The senior care market often feels like the last frontier – for change, innovation, training and technology. At Tribeca Care, we love to solve big problems for real families – and we cannot think of a bigger industry with more real problems worth solving.
Senior care needs collaborative mentality
As a nation, we have been taught to respect our seniors. We pride ourselves as a family-friendly society where older relatives are not only included, but much loved. So, why, in spite of these cultural and social reasons, do more and more elderly feel neglected or even forgotten by our wider society?
Family structures are changing fast:
Part of the problem of course is that in the new “global” India, family structures are fast evolving – with nuclear families more the norm than exception. Traditionally, families took care of their own elderly – diligently, cost-effectively and with a sense of duty. That safety-net is rapidly eroding, and we urgently need a new way of delivering compassionate care that can still scale fast enough for investors to drive reasonable returns.
What India desperately needs is a vibrant senior care industry that is delivering great quality services within strong regulatory frameworks. We need an industry where NGOs, entrepreneurs and large corporates partner with families to create cost-effective solutions. This ecosystem must be driven by a spirit of “social enterprise,” where business interests, technological innovation, government policies and geriatric expertise combine powerfully to create tremendous social good.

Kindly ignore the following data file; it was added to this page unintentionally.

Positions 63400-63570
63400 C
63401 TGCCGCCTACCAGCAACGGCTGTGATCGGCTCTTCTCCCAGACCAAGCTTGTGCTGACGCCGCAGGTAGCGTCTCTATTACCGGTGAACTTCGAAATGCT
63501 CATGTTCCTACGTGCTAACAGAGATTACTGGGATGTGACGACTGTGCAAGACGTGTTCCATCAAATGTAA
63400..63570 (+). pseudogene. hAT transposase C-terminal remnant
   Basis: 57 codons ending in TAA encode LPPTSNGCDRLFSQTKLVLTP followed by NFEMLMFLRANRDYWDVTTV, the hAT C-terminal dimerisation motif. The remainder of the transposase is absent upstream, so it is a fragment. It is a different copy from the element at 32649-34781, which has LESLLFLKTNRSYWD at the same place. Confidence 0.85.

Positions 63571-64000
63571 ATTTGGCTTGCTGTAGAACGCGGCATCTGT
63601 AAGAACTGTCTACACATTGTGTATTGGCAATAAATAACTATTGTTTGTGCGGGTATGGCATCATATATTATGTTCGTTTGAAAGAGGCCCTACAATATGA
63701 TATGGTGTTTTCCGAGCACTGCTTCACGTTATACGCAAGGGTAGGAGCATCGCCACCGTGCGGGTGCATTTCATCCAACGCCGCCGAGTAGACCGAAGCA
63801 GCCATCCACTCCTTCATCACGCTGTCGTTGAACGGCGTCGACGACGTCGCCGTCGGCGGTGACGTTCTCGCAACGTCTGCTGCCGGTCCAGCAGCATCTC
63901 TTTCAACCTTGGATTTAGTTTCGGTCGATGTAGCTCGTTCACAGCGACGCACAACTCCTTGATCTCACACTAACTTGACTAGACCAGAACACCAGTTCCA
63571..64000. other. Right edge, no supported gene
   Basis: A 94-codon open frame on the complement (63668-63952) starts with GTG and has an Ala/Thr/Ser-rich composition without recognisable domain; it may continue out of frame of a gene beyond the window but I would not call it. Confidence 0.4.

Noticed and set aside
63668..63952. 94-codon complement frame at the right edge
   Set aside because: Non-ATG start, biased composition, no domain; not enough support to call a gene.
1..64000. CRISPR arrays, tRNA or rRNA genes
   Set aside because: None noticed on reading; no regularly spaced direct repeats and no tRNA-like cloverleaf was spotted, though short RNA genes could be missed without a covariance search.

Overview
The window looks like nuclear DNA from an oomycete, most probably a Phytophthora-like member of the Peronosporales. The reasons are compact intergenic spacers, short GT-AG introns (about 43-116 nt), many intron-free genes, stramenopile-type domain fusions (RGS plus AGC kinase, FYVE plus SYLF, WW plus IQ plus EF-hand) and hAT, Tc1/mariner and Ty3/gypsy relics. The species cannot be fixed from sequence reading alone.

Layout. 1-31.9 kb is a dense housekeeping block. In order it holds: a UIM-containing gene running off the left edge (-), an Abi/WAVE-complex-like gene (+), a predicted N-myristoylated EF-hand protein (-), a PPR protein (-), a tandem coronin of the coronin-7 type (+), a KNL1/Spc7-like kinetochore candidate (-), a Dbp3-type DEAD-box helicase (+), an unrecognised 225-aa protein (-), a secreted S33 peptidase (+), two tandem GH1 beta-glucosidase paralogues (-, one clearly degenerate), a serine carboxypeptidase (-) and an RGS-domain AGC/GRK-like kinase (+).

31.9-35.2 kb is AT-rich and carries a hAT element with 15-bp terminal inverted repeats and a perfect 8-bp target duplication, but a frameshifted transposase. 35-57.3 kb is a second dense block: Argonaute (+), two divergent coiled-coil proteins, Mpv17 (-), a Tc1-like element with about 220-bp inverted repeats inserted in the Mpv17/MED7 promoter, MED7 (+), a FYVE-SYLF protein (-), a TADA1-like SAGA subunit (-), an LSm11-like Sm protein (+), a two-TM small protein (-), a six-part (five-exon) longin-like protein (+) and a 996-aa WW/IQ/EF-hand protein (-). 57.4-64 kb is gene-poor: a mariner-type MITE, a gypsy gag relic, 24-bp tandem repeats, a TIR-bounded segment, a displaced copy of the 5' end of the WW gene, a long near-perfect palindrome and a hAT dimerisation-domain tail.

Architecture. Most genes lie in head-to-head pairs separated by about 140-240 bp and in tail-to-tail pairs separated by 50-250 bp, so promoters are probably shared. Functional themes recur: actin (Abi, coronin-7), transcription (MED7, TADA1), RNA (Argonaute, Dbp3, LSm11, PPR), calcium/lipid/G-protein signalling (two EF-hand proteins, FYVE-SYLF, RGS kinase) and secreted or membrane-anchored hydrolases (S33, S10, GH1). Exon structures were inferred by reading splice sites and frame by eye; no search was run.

Solutions need partnerships
Yet, an industry takes time to be born, adopted, and then accepted. Among some adult children, there is discomfort or even guilt in “outsourcing” care of an older loved one to an external agent. Within the elderly population, there are barriers to change – whether it be accessing technology or moving to a senior living facility which is not their family home.
The elderly, their families, caregivers, home care platforms, hospitals, insurance companies, doctors, financial advisers and many others are part of the wider ecosystem serving the elderly. Without the participation of a substantial part of that ecosystem, most solutions will remain piecemeal and inadequate.
Elder Care is a complex beast